Arm teachers or add more SROs? TN lawmakers consider bills aimin - WSMV News 4

Arm teachers or add more SROs? TN lawmakers consider bills aiming to protect students

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Tennessee State Capitol building (WSMV file photo) Tennessee State Capitol building (WSMV file photo)
NASHVILLE, TN (WSMV) -

A bill to arm certain teachers, specifically in rural counties that can't afford to hire enough student resource officers (SROs) for every school, passed a House subcommittee today.

However, the move left some legislators, teachers and activists wondering if it is the best and only way to keep kids safe in school. 

Rep. David Byrd of Waynesboro says he proposed the bill with other lawmakers because the counties he represents don't have the funds to hire more SROs.

The bill, which Byrd co-sponsored with Reps. Mike Carter (R-Ooltewah) and Andrew Farmer (R-Sevierville), passed the House Civil Justice Subcommittee on Wednesday in a 5-2 vote. 

However, another bill was recently introduced by a bipartisan group of lawmakers proposing instead to add more SROs to schools across the state with community effort and some funding from the state.

“The last time we met when we were talking about this, we were talking about the need for us as a legislature to do something, and this act is just that," said Rep. Antonio Parkinson, D-Memphis. "It is doing something."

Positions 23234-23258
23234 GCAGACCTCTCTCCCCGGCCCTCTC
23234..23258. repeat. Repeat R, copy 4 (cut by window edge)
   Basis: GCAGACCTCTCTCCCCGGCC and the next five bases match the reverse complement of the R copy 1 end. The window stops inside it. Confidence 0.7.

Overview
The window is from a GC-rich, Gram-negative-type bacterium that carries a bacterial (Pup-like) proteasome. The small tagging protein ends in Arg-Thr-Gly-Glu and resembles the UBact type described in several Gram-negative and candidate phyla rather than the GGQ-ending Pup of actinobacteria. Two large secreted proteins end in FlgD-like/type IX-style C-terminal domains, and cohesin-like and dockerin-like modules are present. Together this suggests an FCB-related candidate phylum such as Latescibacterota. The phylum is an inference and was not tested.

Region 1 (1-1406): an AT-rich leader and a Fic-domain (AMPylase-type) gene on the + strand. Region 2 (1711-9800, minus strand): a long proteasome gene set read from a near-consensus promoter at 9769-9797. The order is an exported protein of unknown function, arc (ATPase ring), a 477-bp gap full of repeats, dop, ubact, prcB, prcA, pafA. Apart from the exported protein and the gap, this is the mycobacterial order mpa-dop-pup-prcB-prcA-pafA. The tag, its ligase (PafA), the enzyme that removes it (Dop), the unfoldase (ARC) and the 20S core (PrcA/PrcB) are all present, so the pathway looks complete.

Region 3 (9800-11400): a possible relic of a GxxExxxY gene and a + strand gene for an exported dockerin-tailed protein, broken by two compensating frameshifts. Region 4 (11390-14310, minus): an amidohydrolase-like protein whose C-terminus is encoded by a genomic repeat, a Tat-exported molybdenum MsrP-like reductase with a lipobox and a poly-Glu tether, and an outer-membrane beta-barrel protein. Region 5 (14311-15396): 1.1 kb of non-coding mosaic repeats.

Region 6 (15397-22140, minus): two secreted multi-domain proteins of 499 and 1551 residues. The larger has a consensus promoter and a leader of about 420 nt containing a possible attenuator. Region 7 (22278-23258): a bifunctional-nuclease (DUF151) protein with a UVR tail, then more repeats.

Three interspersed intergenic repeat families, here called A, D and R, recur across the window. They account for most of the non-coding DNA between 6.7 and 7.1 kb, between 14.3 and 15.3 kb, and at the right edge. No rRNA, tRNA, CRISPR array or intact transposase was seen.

The School Safety Act of 2018 would rely on volunteers, specifically off-duty law enforcement who want to make some extra money, in order to make sure there are two SROs at every school in Tennessee. 

Lawmakers say the volunteer officers would earn around $54 per day. The money would come from the civil asset forfeiture fund, money seized by law enforcement from civilians committing crimes, which the state's justice department often uses to fund a variety of projects. 

“The 50-mile radius (for pooling interested officers) makes plenty of opportunities for those small counties to reach out to neighboring counties,” said Senator Mark Green, R-Clarksville. "So I think the resources will be there, and our guys are going to step up, and our gals are going to step up and help."

Sponsors of the bipartisan bill said they expect to get some pushback but feel keeping guns in the hands of trained officers is the best solution. 

For Bryd, choosing between the two bills comes down to a matter of cost.  

“I’m going to continue fighting for funding for SROs," Byrd said.  "Hopefully, if we can [get] funding for SROs, then we won’t need this bill."

When reporters told Byrd about the new solution to hire existing officers as volunteers, Byrd said he would vote for the measure. 

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